Tennis elbow exercises

Tennis elbow exercises 1

Tennis elbow exercises and stretching the wrist extensor muscles are the key.

An ice massage is the best painkiller; anti inflammatory drugs have no place in the treatment of lateral epicondylitis, as it's known in orthopaedic jargon. Give it a mysterious name and you can charge twice as much.

These exercises are for the right arm. Here is the first.

Stretch out your right arm so the elbow is straight. With your left hand, grasp the middle finger, and perhaps the ring also on the other.

Test it to get maximum flexibility in the forearm. Now pull on them, not so they pop out of their sockets, but if you have lateral epicondylitis you will almost certainly feel a good stretch in the extensor muscles on the outside of the elbow.

Repeat several times a day.

Don't jerk, just a nice slow gentle stretch of the muscles in the elbow.

This page was last updated by Dr Barrie Lewis on 19th December, 2018.

The second one's a bit more tricky.

Pronate your right arm, turn it inwards, as far as you can, with the elbow straight. Now reach over with your left hand, and interlace the fingers.

Now extend the left wrist, using the muscles in your left limb, to stretch the muscles in the right forearm.

Get it? Clear as mud? I'll try and do a video of these in the next couple weeks.

Tennis elbow exercise 2

Tennis elbow exercises are an essential part of the chiropractic regimen.

Tennis elbow exercise 2, arms outstretched.

It's not a bad idea to do this to both arms, but if your right arm hurts, it might give pain when using it to stretch the left wrist extensors. Gently does it.

Tennis elbow exercise 3

Place your right hand behind your back, elbow straight as you can for tennis elbow exercise 3. Make a fist.

Now grasp your right fist with your left hand and flex the right wrist using your left hand. You should feel a stretch in the right elbow muscles.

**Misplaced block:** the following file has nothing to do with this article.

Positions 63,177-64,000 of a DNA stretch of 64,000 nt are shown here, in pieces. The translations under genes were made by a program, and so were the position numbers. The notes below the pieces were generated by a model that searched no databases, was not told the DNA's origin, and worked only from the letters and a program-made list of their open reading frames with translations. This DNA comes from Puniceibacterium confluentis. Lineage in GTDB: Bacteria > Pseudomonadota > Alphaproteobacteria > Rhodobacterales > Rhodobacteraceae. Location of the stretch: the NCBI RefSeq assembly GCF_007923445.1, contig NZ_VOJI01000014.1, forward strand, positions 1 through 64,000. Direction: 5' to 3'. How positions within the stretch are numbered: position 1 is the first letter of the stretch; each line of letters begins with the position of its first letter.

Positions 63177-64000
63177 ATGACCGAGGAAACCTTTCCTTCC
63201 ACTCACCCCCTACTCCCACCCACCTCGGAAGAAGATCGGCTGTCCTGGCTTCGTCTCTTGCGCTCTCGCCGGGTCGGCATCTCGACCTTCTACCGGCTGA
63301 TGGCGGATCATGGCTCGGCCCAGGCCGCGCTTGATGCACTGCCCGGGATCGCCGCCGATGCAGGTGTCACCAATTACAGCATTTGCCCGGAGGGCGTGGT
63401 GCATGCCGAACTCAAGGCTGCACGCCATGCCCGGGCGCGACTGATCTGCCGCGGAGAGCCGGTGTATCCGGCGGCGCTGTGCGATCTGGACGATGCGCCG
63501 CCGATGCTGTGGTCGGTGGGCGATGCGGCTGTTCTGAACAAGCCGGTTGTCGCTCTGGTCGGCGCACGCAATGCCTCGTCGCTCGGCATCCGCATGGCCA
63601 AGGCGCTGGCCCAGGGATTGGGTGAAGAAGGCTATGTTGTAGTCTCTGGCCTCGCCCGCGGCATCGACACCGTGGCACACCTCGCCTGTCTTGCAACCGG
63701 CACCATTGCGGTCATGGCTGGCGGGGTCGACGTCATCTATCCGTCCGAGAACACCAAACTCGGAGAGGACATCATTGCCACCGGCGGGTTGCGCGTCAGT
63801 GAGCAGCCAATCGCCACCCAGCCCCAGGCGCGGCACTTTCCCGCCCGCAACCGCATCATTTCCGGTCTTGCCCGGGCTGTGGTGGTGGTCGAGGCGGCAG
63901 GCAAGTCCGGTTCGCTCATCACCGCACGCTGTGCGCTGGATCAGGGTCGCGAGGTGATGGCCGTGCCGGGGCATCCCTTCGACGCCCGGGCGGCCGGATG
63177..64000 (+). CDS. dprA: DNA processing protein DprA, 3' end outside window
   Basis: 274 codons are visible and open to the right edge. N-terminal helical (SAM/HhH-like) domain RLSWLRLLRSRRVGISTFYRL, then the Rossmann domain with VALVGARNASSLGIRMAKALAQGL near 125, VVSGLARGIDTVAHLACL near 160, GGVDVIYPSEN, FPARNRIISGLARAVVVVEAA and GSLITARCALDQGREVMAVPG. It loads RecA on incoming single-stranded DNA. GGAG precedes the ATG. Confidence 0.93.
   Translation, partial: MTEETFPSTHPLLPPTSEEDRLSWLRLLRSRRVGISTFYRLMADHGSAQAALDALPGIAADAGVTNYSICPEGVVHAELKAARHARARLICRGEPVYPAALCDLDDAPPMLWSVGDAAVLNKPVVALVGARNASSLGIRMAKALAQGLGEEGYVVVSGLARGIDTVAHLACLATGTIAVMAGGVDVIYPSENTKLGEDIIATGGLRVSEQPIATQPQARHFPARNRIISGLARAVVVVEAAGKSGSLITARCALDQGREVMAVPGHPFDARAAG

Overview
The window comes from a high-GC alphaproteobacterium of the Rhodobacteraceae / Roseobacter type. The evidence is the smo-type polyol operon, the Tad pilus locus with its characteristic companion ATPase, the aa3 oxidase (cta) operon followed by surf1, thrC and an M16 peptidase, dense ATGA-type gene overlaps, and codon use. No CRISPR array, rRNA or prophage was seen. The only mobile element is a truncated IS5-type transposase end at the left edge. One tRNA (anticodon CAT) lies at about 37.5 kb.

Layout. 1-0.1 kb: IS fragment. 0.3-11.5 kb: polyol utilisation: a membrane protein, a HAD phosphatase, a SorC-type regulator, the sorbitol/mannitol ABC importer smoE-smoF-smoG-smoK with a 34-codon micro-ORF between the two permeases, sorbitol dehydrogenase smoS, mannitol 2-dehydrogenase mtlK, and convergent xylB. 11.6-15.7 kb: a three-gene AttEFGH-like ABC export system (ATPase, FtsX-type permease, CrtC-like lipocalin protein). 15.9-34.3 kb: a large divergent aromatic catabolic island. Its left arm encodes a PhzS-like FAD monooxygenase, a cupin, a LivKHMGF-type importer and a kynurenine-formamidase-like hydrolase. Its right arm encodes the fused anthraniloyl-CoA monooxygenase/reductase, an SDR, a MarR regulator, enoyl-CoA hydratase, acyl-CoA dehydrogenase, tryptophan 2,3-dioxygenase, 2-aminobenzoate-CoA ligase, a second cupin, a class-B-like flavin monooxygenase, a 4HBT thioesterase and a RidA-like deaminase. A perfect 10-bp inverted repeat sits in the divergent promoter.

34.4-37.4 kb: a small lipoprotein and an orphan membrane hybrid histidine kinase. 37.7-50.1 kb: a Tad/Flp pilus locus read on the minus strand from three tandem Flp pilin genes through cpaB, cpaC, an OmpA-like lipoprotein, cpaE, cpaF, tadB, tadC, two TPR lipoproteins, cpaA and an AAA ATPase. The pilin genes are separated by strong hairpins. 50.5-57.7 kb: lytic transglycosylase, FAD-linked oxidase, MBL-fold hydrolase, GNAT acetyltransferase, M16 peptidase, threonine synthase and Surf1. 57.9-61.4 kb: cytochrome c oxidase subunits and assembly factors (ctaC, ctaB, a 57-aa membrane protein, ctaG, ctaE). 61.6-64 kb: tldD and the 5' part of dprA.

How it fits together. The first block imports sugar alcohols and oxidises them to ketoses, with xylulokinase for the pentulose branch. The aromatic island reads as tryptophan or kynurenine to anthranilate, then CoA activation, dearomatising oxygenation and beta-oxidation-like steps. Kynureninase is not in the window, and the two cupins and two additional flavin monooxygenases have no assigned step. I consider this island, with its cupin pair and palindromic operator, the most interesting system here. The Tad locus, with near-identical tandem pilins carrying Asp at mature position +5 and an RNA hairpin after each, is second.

Tennis elbow exercise 3, arms behind back.

Tennis elbow exercise 4

This exercise is quite different. The first three are stretch exercises for the extensor tendons in the right arm.

This exercise is not to stretch them, but to exercise them. You are going to use them...

As in exercise 2, pronate your LEFT arm, elbow straight, and cross over with the right hand. Interlace the fingers.

Now extend the RIGHT wrist, using the right extensor muscles. You will probably feel a little pain in the right elbow area. Not too hard... or you'll strain the muscles in your right arm.

A nice little benefit of this exercise, is that you are stretching the tennis elbow muscles in the LEFT arm at the same time.

Apologies for the quality of the photograph.

Lateral epicondylitis

Lateral epicondylitis does respond to ice treatment even though there are questions as to whether it's an inflammatory condition; it's the tennis elbow exercises that really help.

Ice cold therapy.

If you are a sports person, or regularly have acute pains of one sort or another, keep an ice cup in the freezer. Here you can see a patient icing his knee.

Do the same on the elbow, ice massaging the muscles and their origin on the lateral epicondyle until it's very cold. Now warm, say in the bath or shower. Repeat several times, alternating cold and hot.

Then when it's warm again do your stretches.


64 people suffering from Tennis Elbow (Lateral Epicondylosis) were divided into two groups, one of which was given a cortisone injection, the other a placebo treatment.

The researchers tested for

  1. Disability using the Arm pain Quick DASH (Disability Arm Shoulder Hand) test)
  2. Pain (using a Visual Analog scale)
  3. Grip strength
  4. and Ineffective Coping Skills (using Pain Catastrophizing Scale: PCS) 

They repeated these tests one and six months after the injections.